... it was Marty Davidson's 60th birthday. Also, the Secretary of State issued a far-reaching decision to stop the plant, and the Hudson aldermen voted to reject the company’s “community host agreement” which Rick Scalera tried to railroad through the Council for a third time. Five days later, SLC abandoned the fight. As I said in a Rural Intelligence interview last year,
Randy Daniel’s ruling was far more sweeping than we expected. He went beyond saying, “You are not going to build your giant cement plant here,” he gave specific recommendations for how Hudson should rezone its waterfront. He recognized that compromise—a mix of recreation and heavy industry— would not work. And he had fourteen thousand signatures to convince him that the public favored conservation and recreation. He stated clearly that the waterfront should be for the people’s enjoyment, for ecological rebirth, and for sensible economic development.
Six years on, the City still has not followed those "immediate" instructions...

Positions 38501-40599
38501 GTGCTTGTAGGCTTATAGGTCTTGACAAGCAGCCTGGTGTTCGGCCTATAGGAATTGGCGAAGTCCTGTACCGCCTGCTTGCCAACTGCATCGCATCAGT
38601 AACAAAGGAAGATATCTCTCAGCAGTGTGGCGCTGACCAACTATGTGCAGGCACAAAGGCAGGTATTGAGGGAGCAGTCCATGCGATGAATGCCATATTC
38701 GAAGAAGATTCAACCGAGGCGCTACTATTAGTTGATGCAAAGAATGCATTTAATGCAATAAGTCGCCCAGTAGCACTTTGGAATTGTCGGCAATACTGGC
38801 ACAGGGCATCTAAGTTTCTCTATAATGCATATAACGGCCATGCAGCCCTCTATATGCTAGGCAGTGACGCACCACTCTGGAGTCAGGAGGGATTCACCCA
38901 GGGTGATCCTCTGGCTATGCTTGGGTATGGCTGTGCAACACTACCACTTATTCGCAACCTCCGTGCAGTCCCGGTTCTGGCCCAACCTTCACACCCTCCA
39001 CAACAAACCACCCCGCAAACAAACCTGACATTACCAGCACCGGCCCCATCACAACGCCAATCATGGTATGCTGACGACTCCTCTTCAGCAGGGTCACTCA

Now that we're almost as far removed from that date as the fight itself took, this may be the last such reminiscence until the 10th anniversary. But there's still many great memories of that long struggle, and lots left to do to preserve and protect this area from such threats.
Pictured above, from that evening’s events at City Hall and subsequent celebrations: Bob Blechman, Dorothy Lynn, Alan Skerritt, Ardal Powell, Monica & Bob Mechling, Peter Jung, Moisha Blechman, Alan Hamilton, Claire Oravec, Wilson McLean, Carole Osterink, Sarah Sterling, Sven Huseby, Byrne Fone, Ian Nitschke, Roy Volkmann, Peter Meyer, Sam Pratt, Barbara Ettinger, Ellen Thurston, Nora Hancock-Snead, and Julia Doyle.